I use common "Allen" wrenches -- those six-sided, L shaped jobbies made to fit hexagonal socket-head machine screws -- as mandrels. Simply get the size(s) which fit snugly inside your chosen tube(s). The six-sided contour of the wrench shaft gives purchase on the inside of the tube and helps prevent it from turning around on the mandrel as you are dressing your tube. Remember! -- lubricate the mandrel with a coating of parafin wax before the first use. That way, as the tying thread causes the tube -- plastic variety -- to crush a bit and tighten to the mandrel, it will slide off easily when finished due to the lubrication of the wax base.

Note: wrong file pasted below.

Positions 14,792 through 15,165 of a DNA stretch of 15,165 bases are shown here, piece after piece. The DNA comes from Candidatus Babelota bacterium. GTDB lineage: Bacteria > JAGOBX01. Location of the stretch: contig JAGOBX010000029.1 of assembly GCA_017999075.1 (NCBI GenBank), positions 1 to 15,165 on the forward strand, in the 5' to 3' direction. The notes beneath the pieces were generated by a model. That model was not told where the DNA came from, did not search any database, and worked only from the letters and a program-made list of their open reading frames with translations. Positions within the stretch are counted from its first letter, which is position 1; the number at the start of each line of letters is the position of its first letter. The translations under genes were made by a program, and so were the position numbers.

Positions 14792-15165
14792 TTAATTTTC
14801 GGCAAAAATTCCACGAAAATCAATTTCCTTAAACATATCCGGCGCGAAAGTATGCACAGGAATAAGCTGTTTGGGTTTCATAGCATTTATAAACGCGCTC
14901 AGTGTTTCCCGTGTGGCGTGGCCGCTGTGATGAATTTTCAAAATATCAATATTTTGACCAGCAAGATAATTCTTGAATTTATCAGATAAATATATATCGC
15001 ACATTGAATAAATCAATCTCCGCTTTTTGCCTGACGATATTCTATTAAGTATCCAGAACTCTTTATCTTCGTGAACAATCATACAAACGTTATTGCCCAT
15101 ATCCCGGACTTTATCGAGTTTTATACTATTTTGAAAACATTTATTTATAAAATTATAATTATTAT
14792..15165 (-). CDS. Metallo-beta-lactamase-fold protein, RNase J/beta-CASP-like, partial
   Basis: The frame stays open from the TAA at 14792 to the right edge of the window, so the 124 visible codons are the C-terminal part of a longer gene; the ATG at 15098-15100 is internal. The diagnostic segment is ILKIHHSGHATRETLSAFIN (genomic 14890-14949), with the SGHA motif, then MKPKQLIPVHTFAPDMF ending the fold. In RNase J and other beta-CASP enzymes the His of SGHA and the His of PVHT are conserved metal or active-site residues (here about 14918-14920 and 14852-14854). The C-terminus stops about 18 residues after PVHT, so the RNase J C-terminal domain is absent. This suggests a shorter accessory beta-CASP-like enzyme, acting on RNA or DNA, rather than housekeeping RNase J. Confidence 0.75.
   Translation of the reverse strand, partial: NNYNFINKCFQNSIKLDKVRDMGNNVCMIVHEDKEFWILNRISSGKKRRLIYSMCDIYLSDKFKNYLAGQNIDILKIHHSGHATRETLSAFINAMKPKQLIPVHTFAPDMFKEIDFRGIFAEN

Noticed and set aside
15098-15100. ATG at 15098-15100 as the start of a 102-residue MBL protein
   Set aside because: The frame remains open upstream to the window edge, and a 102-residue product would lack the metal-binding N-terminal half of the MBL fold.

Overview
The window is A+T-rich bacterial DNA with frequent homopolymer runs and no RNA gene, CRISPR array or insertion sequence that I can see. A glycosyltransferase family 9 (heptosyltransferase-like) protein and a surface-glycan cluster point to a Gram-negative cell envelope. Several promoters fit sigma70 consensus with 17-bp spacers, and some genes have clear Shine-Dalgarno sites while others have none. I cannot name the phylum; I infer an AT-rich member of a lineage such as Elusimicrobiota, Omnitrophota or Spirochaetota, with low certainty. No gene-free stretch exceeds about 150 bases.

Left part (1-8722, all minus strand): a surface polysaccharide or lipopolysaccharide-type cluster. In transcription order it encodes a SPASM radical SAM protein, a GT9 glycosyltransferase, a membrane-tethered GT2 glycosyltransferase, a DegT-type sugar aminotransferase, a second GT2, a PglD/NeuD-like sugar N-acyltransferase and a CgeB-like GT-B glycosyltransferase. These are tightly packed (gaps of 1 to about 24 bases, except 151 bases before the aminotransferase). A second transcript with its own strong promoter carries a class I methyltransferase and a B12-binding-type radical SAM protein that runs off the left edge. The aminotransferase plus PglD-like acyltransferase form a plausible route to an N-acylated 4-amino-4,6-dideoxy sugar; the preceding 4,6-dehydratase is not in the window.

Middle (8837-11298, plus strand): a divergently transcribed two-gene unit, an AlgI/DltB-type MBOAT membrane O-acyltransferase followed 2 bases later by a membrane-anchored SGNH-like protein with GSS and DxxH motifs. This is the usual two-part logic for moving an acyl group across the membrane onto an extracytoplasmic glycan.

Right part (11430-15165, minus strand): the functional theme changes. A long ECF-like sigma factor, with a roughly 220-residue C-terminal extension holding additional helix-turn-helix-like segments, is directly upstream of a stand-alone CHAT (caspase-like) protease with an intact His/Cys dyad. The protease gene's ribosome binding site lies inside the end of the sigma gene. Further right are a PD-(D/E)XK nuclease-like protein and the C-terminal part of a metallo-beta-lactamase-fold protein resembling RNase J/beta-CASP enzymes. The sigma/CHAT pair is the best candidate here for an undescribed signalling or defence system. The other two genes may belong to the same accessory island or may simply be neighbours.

The mandrels I use for my copper tubes are the appropriate sized spring steel tip cleaner -- the kind used to clean the holes in the tip of an acetylene cutting torch. (available at most hardware stores) Those mandrels have a set of spiral ridges formed into the shaft, and that's what holds the copper tubes securely while tying. They can also be used to chamfer/bevel the end holes of the tubes to eliminate line abrasion -- no need for a tube liner.
Keep your hook in the water!